Yes, we finally did it. On Monday, after our company had left, we gathered up a big pot, some bleach, a cutting board, good scissors and a knife, and a dull razor blade to rid our hen house of the dreaded Diablo. DH put up a killing cone made of metal sheeting and grabbed our largest fish net. He stood outside the chicken barn standing in wait with net in hand while I went into the barn to shoo out the chickens. "Now!" I shouted as the Barred Rock rooster stepped out of the barn and into the waiting net.
He was big! As DH reached into the net to try to get his feet to grab him to pull him out, one of his treacherously sharp talons got his hand. It was amazing how long and razor sharp his talons were. About 2 inches and sharp as a knife. I tried to take pictures of this whole affair but my camera is not cooperating and may be dead. I tried recharged batteries and all, but it would not turn on. So, I am sorry to say, I have no pictures of this momentous day.
We got him out of the net and upside down into the killing cone. I think he realized he was in for it and a goner. It was difficult pulling his head through the bottom because his comb and wattle were so large. Then DH set about with the razor to cut his throat and bleed him out. This is the preferred method, as you don't want to just lop off their head. Bleeding them out is less painful for them, more humane, and the heart pumps out their blood ensuring good meat to eat. The razor was so dull, it just scraped over his skin again and again. He finally had to pull out his knife and use it.
Next, it was into scalding water at 135 degrees. If it is hotter, the meat tends to toughen up and since he was 2 1/2 years old, we did not want to ruin good meat. Unfortunately, this was not hot enough because when we turned on the chicken plucker, which is a contraption hubby built, it would not pull off the feathers. The plucker is a drum that spins. It has rubber fingers on it that pull off the feathers. All you do is hold the chicken over the fingers while it is spinning and the feathers fly off. Well, at least they fly off when plucking young Cornish Cross chickens, but our older chicken proved to be a tough case. It was not working. Rather than heat the water to a higher temp. we decided to hand pluck. Yuck!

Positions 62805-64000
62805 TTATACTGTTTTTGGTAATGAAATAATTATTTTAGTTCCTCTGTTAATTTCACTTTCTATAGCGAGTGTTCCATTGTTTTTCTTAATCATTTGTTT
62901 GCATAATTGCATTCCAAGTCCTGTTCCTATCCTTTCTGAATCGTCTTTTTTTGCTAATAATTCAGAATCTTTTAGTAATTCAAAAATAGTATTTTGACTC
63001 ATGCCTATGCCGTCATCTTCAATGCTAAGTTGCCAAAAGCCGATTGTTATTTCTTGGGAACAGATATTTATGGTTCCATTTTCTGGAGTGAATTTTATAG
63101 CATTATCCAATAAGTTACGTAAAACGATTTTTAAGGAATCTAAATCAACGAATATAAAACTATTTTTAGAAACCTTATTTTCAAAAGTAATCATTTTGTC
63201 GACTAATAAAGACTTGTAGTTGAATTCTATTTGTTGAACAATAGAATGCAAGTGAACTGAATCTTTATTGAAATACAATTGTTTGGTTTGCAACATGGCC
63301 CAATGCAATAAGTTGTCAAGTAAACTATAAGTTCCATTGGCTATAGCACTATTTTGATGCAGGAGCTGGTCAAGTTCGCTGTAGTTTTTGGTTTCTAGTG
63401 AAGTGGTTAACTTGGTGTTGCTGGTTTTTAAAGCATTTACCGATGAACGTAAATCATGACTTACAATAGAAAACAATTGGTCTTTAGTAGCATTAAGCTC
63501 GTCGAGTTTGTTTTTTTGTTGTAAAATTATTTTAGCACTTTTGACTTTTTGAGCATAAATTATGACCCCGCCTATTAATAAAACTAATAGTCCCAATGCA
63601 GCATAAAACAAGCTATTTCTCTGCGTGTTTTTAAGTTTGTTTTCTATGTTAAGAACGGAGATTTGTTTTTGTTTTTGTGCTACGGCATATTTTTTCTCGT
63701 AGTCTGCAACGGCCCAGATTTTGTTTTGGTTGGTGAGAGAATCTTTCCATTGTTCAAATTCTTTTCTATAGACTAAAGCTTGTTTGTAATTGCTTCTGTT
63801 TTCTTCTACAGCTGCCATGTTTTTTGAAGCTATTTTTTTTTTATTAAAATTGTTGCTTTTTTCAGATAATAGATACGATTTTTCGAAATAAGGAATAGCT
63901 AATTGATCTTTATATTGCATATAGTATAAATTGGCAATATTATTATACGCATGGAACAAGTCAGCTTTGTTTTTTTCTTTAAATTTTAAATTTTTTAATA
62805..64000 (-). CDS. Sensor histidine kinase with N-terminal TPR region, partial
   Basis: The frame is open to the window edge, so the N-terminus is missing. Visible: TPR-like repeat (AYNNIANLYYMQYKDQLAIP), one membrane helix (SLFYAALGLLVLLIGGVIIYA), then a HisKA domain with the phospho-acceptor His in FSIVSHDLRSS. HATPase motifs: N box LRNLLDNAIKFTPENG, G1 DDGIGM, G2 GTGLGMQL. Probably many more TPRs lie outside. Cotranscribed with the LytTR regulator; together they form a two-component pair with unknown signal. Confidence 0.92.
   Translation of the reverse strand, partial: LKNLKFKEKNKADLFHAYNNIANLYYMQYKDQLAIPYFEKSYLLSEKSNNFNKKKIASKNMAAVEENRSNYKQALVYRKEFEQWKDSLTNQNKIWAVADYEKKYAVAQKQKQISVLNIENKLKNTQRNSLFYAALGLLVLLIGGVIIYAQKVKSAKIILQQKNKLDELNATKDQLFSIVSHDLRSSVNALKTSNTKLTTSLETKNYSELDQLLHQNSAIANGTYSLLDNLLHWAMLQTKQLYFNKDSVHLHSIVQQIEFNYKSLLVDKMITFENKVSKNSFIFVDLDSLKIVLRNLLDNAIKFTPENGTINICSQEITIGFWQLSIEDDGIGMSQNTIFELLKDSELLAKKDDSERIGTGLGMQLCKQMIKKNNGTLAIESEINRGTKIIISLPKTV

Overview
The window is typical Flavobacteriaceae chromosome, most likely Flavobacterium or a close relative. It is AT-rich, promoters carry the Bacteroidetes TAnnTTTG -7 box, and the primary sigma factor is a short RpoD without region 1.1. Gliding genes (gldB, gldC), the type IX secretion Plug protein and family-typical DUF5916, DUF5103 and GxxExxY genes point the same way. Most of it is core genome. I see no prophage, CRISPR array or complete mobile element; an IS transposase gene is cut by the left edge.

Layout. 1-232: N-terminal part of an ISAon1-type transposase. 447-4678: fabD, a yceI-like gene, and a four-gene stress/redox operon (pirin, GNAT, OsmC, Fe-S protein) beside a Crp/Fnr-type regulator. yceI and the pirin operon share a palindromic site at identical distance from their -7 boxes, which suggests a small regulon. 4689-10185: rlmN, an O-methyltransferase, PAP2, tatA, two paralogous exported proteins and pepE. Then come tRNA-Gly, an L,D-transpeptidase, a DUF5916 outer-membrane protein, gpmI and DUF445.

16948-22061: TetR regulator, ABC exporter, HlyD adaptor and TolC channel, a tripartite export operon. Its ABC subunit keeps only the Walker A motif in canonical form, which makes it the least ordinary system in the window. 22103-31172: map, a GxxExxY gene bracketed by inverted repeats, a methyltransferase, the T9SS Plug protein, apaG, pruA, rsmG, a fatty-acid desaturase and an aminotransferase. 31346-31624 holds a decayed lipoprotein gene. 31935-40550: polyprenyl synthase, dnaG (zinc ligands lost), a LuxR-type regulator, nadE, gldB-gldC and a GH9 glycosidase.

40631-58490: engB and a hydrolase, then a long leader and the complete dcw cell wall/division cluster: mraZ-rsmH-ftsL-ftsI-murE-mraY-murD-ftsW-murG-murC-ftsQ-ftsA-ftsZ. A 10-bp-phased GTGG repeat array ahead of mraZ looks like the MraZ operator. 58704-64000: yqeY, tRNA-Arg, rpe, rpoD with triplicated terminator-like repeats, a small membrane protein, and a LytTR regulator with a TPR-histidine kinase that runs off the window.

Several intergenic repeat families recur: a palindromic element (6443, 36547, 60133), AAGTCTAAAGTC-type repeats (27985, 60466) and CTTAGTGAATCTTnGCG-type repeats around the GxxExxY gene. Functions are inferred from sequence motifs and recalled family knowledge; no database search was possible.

This was tedious and hard to do. The feathers just did not want to come out. Although we managed to get most of them, we decided to go ahead and eviscerate him, then skin him. So I cut into him and I either had the dullest knife and scissors in the world, or he was just tough. The membranes were hard to cut through. I finally got it done and started pulling out all the guts. We could not believe how huge his testicles were! Each was as big as a large egg. No wonder he was all pumped up all the time.
Then it was on to skinning. This was fairly easy and we got him skinned and into ice water with a drop of bleach to chill him quickly. He is in the freezer and my plan is to make Coq au Vin in the near future. I have found I much prefer the ease and quickness of plucking and eviscerating young chickens. It is just so much easier and goes quickly. I think this whole event took us an hour and fifteen minutes for one chicken. In the past, we've butchered 20 chickens in about two hours time. Of course, there was four of us and we just kind of had an assembly line going. We haven't done this in a while and we may have also been a little rusty.
The young Buff Orpington cock is settling in quite nicely and our yellow hen that was serviced to death is laying and her feathers are filling in. It is much more pleasant going out to feed and collect eggs. DH does not carry a golf club, I don't use the lid from the feed bin as a shield, and DD does not run around throwing feed through the screen in the door anymore.